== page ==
Thursday, 31 July 2014

Using Azure Powershell to attach to your azure subscription and create a new website


As I haven't posted for a while I wanted to just quickly post my findings on using Azure Powershell.

My aim here using only powershell is to:

  • Connect to my Azure subscription
  • Create a website in azure
  • Stop the website
  • Remove the website

Ok here goes.

Firstly you will need to install Azure Powershell so go here and work it out:

Then fire it up. It should look like this and you can find it in your windows start menu.

then we need to tell powershell about our azure subscription:

We just type Add-AzureAccount and you will be prompted to log into Azure.
Look here for info on this command:

After that you will see some confirmation that it fould your azure account:

You may need to change the execution policy for you to do things from your local Azure:

So here is my Azure website list before I add a new site:

So next I run New-AzureWebsite -Name MyPowerShellTest:

You can see it looks like it did something and returned info about my new site. If you look in Azure you can see the new site:


Ok so for fun, lets stop the site:

So it worked.

Now ill delete the website completely using:
Remove-AzureWebsite -Name MyPowerShellTest

And it's gone:

Well, you will have to trust me as I cant show you nothing!


Thursday, 14 November 2013

What I found in 4 minutes in Visual Studio 2013 in an MVC5 project

I have installed Visual Studio this morning and here are a few initial things I have found.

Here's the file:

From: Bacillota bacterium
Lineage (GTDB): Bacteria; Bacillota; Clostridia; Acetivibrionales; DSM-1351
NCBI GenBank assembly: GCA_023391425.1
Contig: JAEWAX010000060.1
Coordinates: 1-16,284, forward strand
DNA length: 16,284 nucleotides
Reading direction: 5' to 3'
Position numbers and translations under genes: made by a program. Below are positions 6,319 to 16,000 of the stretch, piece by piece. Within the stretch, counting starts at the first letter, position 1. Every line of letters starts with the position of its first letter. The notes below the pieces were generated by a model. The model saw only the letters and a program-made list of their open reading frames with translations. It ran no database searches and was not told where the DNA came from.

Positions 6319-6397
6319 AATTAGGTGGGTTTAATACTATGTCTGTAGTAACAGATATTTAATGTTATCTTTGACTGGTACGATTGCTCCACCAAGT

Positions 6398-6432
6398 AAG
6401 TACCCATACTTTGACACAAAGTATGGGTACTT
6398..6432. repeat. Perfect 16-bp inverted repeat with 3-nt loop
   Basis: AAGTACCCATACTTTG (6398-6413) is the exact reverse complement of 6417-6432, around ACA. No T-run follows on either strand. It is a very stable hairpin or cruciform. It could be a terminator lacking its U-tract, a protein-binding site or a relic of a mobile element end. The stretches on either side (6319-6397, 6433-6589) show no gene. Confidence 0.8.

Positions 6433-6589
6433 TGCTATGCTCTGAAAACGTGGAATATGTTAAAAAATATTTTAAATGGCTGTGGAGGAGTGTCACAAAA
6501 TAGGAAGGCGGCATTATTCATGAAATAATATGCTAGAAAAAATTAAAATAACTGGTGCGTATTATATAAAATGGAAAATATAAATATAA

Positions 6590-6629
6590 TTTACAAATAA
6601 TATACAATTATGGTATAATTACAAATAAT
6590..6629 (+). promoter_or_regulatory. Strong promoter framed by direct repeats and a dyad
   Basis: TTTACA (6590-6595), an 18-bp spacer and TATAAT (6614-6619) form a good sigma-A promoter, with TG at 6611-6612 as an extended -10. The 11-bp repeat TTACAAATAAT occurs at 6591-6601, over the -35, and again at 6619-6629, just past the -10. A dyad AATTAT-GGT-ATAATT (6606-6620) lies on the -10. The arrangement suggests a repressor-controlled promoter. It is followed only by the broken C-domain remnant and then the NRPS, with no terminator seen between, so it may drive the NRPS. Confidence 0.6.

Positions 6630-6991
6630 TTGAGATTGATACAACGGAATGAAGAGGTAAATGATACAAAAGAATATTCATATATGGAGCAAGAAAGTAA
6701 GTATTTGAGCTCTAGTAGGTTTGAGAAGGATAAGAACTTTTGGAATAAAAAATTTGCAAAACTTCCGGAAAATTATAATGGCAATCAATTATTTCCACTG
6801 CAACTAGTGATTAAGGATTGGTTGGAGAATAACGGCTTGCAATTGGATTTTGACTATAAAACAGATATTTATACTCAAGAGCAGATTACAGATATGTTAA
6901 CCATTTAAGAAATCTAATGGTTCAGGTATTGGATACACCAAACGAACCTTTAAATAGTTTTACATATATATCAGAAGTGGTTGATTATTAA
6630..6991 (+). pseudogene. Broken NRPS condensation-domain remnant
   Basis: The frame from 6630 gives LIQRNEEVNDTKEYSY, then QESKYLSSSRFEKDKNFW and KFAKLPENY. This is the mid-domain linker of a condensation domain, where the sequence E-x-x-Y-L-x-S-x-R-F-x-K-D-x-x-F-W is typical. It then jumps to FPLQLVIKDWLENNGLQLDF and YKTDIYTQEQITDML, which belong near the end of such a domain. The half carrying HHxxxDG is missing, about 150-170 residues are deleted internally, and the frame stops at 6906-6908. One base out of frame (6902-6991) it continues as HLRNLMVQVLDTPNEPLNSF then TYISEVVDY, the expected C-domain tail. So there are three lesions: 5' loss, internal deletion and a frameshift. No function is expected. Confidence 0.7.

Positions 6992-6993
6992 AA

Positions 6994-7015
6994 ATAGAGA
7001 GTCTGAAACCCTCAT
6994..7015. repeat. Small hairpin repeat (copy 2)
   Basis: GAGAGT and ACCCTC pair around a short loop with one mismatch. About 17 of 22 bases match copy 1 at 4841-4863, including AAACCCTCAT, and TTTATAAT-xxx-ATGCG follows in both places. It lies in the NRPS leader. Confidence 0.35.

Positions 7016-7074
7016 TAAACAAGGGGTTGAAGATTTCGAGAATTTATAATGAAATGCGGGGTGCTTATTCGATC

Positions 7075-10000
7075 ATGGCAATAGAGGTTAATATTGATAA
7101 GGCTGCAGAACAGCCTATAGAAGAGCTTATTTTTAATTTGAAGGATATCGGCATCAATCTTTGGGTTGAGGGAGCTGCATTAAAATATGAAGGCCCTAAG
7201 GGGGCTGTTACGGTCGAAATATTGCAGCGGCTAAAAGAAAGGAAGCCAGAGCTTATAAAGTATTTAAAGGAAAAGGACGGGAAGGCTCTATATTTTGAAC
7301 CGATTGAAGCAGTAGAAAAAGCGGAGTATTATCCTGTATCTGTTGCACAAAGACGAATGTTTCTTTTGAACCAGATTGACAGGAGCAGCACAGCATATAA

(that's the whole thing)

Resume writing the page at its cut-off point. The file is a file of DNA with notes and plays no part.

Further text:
I used the following version:

Firstly, after installation it asked my a couple of questions including what colour scheme I would like to use for visual studio. As you can see I chose DARK.
I thought this was a nice little welcome surprise instead of me burning my eyes out for weeks until I realise I could change the colour scheme.

Secondly, and I'm not sure if this is a good thing, I am logged into MSDN through visual studio:

I suppose it feels more personalised but lets see what happens down the track!

Another thing I noticed straight away is a little hint above methods that shows you how many time that method is referenced:

When you click on this it shows you the referenced code:

Another thing I think I like it that the old aspnet membership provider has been replaced with claims identification. I suppose it's still a custom database supplied by Microsoft but, as I remember as I have used claims identity before

( it should be more loosely coupled and allow you to write cleaner code without being totally locked inside the membership provider. As far as I remember I was using dependency injection and the OLD membership provider kept on making me write ugly code.

They have also added some controller example tests by default. This is great as I remember when I started writing controller test I did not have any examples.
This should motivate developers to write more tests from the start which is good.

I have always hated the Visual Studio test GUI but now it seems it looks a little bit better and is now more like re-sharper:

I am not sure if this was here before but there seems to be a new notification window to give you updates on what is new. For example, an update to the nuget package manager.

Code coverage is also included which is something I would have needed to pay for before:

The final thing I found was when I was in a controller, for example, I could right click and select code map:

And then I can drag classes onto the canvas to see their relationships:

That's my 2 cents worth and that's all for now.


Friday, 20 September 2013

Building .Net 4.5 Projects with Jenkins

I wont write much here but just wanted to say thanks to Rik Leigh for posting this.